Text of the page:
Let's reflect on childhood. MY childhood. When I think of being a kid, in 1977-80 or so, there are always constants. It is ALWAYS a Saturday afternoon and I've just finished watching back-to-back classic Abbot & Costello and Tarzan episodes on Channel 3. I'm ALWAYS outside where it is early fall, not cold enough for a heavy coat, but just cool enough for the red Toughskin jacket to be brought out. The soundtrack is ALWAYS Paul Simon or James Taylor (I may have added this bit later in life). My father is in the house working on a new painting, my mother is tending to her plants and my sisters are there, not too close, but within dirt clod or crab apple range if the wind is just right. I'm off playing alone, probably in a corner of the backyard building a fort out of twigs or looking for insects to inhabit that fort. Something is ALWAYS about to happen - nothing bad, no twister is looming in the distance or anything, but someone is probably about to stop by - an aunt or uncle, who always bring fun along with them. And that's it. That is my childhood memory. There are certain variations, but when I think of being a kid then this is what comes to mind.
I wonder if my kids will have a memory like this. I wonder, too, what they will take away with them from childhood. When they smell cigar smoke as an adult will they think of me, will they always remember their parents as avid readers, will their idea of the perfect house be based on their childhood homes? Will certain movies and music bring their childhood crashing back on them as they do for me?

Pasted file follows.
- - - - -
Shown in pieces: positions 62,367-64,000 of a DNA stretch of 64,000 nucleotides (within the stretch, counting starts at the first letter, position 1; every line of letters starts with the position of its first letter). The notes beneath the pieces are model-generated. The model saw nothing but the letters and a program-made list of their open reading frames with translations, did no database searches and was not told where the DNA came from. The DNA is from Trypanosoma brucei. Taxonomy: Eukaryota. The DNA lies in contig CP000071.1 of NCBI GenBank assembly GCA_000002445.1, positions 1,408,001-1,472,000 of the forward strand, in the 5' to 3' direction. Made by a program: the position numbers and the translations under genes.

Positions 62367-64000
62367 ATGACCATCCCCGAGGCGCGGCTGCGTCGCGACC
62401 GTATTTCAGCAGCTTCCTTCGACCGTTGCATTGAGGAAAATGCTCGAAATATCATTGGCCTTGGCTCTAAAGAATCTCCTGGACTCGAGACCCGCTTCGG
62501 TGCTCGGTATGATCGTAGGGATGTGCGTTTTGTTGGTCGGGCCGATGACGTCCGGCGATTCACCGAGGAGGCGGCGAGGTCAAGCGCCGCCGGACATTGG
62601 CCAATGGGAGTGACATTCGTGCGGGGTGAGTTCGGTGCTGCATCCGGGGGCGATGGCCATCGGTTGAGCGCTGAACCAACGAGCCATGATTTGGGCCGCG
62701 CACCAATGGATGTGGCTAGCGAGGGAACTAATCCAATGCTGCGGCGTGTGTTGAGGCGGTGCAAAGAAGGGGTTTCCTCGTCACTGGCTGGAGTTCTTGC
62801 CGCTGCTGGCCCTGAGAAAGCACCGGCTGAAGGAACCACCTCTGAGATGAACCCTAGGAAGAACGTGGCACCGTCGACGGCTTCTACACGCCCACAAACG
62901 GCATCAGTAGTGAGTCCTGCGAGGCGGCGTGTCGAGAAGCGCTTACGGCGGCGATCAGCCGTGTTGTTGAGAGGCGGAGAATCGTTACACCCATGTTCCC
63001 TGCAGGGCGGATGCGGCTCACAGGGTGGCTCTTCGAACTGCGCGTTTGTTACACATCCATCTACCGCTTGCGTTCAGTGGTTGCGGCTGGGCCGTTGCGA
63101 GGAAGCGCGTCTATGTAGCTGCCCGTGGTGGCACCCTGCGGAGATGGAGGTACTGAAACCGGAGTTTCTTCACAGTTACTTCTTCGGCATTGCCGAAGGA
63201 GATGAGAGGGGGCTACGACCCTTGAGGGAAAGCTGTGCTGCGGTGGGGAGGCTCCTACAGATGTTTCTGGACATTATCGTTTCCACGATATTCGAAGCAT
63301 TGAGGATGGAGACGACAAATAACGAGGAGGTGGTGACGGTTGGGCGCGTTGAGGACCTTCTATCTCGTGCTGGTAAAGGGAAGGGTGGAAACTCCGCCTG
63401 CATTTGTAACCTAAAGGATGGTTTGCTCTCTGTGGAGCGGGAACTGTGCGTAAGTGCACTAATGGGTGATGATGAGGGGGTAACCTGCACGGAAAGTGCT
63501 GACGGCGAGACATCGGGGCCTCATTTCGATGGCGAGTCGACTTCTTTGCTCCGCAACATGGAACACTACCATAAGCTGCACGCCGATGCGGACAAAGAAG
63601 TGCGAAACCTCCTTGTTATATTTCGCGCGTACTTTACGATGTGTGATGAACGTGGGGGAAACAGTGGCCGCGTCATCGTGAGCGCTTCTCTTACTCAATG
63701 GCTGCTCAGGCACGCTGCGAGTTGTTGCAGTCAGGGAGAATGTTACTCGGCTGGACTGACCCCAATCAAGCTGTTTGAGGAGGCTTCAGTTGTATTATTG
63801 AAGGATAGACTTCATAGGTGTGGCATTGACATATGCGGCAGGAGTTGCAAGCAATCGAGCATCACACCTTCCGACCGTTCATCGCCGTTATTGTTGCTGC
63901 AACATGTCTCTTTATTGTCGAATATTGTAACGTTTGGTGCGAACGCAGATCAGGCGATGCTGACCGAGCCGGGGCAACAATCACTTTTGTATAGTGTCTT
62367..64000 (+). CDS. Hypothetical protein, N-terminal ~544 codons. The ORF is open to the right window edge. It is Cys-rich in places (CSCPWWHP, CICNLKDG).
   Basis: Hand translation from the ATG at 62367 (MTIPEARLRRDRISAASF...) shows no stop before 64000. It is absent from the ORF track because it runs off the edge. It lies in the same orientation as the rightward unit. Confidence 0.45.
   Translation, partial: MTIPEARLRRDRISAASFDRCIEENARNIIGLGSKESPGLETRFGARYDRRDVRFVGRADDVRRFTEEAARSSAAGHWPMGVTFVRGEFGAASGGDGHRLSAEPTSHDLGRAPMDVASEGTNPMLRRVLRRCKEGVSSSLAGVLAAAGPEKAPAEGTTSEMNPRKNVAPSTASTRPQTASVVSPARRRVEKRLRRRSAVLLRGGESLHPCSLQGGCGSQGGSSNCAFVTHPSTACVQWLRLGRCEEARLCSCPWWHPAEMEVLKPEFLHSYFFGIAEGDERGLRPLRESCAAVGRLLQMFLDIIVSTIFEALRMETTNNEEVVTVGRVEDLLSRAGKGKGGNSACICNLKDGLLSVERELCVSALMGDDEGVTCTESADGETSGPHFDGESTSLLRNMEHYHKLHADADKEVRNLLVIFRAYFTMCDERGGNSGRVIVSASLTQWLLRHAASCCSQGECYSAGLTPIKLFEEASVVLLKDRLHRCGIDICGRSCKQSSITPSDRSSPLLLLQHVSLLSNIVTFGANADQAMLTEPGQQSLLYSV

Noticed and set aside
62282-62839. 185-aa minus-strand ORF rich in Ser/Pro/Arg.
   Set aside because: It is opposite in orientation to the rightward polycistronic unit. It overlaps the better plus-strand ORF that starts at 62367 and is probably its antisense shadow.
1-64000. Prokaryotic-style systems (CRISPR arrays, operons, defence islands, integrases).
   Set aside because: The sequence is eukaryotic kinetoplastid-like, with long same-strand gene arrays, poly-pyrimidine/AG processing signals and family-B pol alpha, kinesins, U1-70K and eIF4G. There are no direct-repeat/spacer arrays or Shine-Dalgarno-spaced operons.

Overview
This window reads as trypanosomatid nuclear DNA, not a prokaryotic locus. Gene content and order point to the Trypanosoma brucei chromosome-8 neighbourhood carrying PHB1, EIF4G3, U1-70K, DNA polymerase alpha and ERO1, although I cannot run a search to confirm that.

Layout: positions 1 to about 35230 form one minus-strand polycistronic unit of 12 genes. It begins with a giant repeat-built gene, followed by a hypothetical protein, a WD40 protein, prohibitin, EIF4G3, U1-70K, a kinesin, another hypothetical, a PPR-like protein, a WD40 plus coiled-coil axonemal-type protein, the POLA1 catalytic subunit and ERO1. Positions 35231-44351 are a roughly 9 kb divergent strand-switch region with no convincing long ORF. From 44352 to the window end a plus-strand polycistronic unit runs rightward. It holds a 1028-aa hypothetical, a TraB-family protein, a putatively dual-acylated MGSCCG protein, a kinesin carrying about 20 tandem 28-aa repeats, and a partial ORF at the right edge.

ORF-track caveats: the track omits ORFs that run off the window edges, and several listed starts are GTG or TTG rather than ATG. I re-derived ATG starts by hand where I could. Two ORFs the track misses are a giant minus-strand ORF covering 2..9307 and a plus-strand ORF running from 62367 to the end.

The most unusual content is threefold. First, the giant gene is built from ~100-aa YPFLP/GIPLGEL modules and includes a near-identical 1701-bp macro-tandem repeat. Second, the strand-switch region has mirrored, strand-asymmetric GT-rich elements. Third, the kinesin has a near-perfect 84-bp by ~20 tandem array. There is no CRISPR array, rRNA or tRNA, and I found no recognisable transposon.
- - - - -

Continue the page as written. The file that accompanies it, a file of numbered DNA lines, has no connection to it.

There are times, too, when I find myself wanting to manipulate that memory. Times when we're at Peabody Park and I look around and The Trio is playing happily so we are allowed a few moments of peace to enjoy the fresh air and sunshine ourselves, that I think, "This is perfect. This is what having a family is all about." And I wonder if I should pull one of the kids aside and say, "You don't understand me now, but this is the day you want to remember. Look at the color of the leaves, look at that Blue Jay over there, watch your brother slide down that slide. This is the day and this is the feeling you will want to take with you." But then I'm afraid that if I disrupt their playing and invite them into my little circle of solitude that that little circle of solitude may be destroyed forever. And right now, on this perfect day, I just want to remember the peace and the quiet because their childhood memories are mine, too. They are something for me to look back on and, hopefully, whisper to myself through the haze of old age, "Yes. I got it right." (that's what I'll be talking about when my kids just shake their head at dad talking to himself again.) If they step into my Circle of Solitude - I'm capitalizing it now because I'm thinking of invoking it permanently in my house, of putting it on the map - then that memory may fade forever with the impossible demands delivered for a sandwich or juice box, neither of which we brought to the park.